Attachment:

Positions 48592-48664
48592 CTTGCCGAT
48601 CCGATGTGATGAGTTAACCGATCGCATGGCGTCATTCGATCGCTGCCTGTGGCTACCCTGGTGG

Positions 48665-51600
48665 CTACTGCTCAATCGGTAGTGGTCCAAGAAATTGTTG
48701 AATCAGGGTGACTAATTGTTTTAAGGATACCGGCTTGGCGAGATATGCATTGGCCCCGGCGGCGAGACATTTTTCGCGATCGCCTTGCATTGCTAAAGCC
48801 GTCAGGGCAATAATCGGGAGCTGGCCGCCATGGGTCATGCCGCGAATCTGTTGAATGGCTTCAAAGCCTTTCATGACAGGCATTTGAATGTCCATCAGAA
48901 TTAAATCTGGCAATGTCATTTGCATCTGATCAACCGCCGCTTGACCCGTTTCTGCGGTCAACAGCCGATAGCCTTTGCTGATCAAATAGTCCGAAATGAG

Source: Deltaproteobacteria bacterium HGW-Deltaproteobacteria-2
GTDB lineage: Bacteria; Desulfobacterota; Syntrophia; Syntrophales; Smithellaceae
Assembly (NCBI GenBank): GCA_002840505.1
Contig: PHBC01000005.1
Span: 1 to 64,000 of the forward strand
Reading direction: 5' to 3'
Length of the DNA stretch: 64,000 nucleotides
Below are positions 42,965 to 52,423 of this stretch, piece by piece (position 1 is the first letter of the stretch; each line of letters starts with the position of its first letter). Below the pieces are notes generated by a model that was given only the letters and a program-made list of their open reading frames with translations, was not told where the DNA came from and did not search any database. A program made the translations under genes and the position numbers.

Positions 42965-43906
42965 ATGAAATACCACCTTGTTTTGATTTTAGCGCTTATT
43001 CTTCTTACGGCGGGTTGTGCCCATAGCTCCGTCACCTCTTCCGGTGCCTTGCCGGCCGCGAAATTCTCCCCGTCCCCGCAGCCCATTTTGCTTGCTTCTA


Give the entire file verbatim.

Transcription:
Positions 48592-48664
48592 CTTGCCGAT
48601 CCGATGTGATGAGTTAACCGATCGCATGGCGTCATTCGATCGCTGCCTGTGGCTACCCTGGTGG

Positions 48665-51600
48665 CTACTGCTCAATCGGTAGTGGTCCAAGAAATTGTTG
48701 AATCAGGGTGACTAATTGTTTTAAGGATACCGGCTTGGCGAGATATGCATTGGCCCCGGCGGCGAGACATTTTTCGCGATCGCCTTGCATTGCTAAAGCC
48801 GTCAGGGCAATAATCGGGAGCTGGCCGCCATGGGTCATGCCGCGAATCTGTTGAATGGCTTCAAAGCCTTTCATGACAGGCATTTGAATGTCCATCAGAA
48901 TTAAATCTGGCAATGTCATTTGCATCTGATCAACCGCCGCTTGACCCGTTTCTGCGGTCAACAGCCGATAGCCTTTGCTGATCAAATAGTCCGAAATGAG

Source: Deltaproteobacteria bacterium HGW-Deltaproteobacteria-2
GTDB lineage: Bacteria; Desulfobacterota; Syntrophia; Syntrophales; Smithellaceae
Assembly (NCBI GenBank): GCA_002840505.1
Contig: PHBC01000005.1
Span: 1 to 64,000 of the forward strand
Reading direction: 5' to 3'
Length of the DNA stretch: 64,000 nucleotides
Below are positions 42,965 to 52,423 of this stretch, piece by piece (position 1 is the first letter of the stretch; each line of letters starts with the position of its first letter). Below the pieces are notes generated by a model that was given only the letters and a program-made list of their open reading frames with translations, was not told where the DNA came from and did not search any database. A program made the translations under genes and the position numbers.

Positions 42965-43906
42965 ATGAAATACCACCTTGTTTTGATTTTAGCGCTTATT
43001 CTTCTTACGGCGGGTTGTGCCCATAGCTCCGTCACCTCTTCCGGTGCCTTGCCGGCCGCGAAATTCTCCCCGTCCCCGCAGCCCATTTTGCTTGCTTCTA